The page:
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Endocrinology. 2014 Mar;155(3):897-907. doi: 10.1210/en.2013-1697. Epub 2013 Jan 1.

Estrogen and androgen receptor activities of hydraulic fracturing chemicals and surface and ground water in a drilling-dense region.

Author information

1
Department of Obstetrics, Gynecology and Women's Health and Division of Biological Sciences (C.D.K., A.M.H., S.C.N.), University of Missouri, Columbia, Missouri 65211; US Geological Survey (D.E.T.), Columbia Environmental Research Center, Columbia, Missouri 65201; and Departments of Statistics and Health Management and Informatics (J.W.D.), University of Missouri, Columbia, Missouri 65211.

Erratum in

Abstract

The rapid rise in natural gas extraction using hydraulic fracturing increases the potential for contamination of surface and ground water from chemicals used throughout the process. Hundreds of products containing more than 750 chemicals and components are potentially used throughout the extraction process, including more than 100 known or suspected endocrine-disrupting chemicals. We hypothesized that a selected subset of chemicals used in natural gas drilling operations and also surface and ground water samples collected in a drilling-dense region of Garfield County, Colorado, would exhibit estrogen and androgen receptor activities. Water samples were collected, solid-phase extracted, and measured for estrogen and androgen receptor activities using reporter gene assays in human cell lines. Of the 39 unique water samples, 89%, 41%, 12%, and 46% exhibited estrogenic, antiestrogenic, androgenic, and antiandrogenic activities, respectively. Testing of a subset of natural gas drilling chemicals revealed novel antiestrogenic, novel antiandrogenic, and limited estrogenic activities. The Colorado River, the drainage basin for this region, exhibited moderate levels of estrogenic, antiestrogenic, and antiandrogenic activities, suggesting that higher localized activity at sites with known natural gas-related spills surrounding the river might be contributing to the multiple receptor activities observed in this water source. The majority of water samples collected from sites in a drilling-dense region of Colorado exhibited more estrogenic, antiestrogenic, or antiandrogenic activities than reference sites with limited nearby drilling operations. Our data suggest that natural gas drilling operations may result in elevated endocrine-disrupting chemical activity in surface and ground water.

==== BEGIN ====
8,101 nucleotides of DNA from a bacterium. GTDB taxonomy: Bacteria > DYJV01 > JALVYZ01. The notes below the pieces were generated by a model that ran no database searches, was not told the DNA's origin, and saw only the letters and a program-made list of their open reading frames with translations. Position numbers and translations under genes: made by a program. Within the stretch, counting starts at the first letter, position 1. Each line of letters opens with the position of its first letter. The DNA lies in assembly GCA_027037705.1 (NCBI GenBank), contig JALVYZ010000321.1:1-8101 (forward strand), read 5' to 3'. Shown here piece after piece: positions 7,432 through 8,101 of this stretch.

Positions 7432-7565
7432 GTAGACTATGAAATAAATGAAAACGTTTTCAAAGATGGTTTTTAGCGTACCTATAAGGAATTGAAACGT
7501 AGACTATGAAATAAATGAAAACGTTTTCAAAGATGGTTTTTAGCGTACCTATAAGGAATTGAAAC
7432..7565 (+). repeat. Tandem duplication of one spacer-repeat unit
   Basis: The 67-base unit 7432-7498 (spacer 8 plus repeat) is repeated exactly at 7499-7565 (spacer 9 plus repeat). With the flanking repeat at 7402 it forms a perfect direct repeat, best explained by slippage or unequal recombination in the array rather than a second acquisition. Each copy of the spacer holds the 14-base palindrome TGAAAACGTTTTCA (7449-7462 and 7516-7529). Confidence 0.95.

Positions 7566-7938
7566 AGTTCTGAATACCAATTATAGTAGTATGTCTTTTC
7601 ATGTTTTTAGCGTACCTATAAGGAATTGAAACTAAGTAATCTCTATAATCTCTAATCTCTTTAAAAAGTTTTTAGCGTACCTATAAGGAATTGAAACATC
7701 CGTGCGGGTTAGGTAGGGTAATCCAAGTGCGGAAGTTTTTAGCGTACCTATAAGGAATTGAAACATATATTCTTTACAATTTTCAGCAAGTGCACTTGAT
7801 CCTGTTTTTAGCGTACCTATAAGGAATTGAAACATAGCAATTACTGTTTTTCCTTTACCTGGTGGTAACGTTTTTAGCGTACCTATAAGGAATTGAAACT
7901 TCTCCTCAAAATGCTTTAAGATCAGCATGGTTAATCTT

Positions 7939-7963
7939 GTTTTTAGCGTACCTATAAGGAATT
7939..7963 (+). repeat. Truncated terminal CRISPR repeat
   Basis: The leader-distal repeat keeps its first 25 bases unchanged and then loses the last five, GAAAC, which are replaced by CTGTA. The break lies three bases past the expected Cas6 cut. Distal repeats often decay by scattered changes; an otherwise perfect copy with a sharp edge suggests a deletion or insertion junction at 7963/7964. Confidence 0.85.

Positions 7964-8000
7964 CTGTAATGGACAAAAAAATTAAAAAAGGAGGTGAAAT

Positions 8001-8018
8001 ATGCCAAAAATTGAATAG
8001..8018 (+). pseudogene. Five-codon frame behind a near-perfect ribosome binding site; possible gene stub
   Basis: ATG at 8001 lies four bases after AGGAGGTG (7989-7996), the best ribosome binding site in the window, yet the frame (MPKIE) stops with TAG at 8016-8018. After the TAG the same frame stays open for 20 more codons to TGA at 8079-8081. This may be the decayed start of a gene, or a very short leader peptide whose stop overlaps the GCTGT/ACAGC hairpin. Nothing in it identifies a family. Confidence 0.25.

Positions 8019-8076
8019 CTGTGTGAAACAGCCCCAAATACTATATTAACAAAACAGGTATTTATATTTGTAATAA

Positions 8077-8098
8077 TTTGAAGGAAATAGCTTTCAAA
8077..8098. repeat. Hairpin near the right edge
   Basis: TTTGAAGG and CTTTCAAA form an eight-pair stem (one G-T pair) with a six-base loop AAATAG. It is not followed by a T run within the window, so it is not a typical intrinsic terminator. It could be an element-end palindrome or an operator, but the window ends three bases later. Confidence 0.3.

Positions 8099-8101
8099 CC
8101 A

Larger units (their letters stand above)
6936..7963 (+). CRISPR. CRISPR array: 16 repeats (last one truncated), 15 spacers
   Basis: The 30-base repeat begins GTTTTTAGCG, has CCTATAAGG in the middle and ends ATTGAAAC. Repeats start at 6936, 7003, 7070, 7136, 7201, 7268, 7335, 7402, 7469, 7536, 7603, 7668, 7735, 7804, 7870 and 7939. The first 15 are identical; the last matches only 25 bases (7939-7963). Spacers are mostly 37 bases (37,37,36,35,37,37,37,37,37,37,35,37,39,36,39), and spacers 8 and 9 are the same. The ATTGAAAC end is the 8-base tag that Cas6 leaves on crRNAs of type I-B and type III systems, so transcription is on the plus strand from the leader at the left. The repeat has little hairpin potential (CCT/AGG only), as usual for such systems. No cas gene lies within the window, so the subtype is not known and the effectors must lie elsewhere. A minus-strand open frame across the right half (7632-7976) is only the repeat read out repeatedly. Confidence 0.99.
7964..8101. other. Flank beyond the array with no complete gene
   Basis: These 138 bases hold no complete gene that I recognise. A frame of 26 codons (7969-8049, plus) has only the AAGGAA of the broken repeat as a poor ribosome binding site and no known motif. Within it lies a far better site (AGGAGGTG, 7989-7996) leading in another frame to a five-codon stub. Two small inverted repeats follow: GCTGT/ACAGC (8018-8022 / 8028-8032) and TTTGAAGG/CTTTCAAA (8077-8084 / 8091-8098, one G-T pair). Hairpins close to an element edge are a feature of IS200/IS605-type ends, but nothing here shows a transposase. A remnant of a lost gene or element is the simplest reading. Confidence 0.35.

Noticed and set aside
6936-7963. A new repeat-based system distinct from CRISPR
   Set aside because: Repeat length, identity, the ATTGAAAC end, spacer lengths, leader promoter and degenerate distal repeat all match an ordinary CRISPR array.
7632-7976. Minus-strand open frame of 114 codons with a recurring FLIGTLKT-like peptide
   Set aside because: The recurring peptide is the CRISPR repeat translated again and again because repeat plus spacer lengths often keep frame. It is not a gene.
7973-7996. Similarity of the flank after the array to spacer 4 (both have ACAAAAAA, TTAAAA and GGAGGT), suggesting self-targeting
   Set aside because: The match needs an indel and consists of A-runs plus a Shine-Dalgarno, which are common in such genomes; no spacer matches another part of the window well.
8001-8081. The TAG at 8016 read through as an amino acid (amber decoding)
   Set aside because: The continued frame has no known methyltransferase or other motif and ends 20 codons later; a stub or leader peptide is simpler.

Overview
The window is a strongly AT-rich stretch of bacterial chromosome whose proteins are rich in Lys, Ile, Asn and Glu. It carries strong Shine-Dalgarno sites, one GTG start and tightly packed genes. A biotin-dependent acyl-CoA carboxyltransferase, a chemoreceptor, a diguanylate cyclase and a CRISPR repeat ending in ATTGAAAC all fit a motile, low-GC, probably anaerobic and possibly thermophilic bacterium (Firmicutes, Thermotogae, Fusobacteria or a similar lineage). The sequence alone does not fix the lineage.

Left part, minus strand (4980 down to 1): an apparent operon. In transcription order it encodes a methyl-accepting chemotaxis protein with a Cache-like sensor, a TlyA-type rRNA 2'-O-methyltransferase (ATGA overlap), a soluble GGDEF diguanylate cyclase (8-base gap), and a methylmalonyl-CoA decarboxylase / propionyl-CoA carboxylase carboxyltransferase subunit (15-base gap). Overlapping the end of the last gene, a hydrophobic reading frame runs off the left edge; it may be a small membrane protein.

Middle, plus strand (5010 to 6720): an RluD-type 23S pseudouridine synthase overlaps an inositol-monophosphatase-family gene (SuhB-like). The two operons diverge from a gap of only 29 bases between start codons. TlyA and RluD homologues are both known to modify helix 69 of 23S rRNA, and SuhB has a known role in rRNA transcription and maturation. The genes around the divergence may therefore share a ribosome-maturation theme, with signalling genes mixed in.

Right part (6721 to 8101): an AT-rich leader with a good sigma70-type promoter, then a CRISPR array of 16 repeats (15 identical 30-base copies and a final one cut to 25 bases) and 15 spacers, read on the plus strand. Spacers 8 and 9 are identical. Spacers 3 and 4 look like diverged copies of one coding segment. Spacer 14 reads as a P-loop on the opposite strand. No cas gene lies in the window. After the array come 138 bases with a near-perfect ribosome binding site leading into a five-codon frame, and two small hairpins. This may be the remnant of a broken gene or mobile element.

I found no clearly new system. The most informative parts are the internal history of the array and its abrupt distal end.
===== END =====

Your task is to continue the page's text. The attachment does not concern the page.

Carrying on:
PMID:
24424034
DOI:
10.1210/en.2013-1697
[Indexed for MEDLINE]

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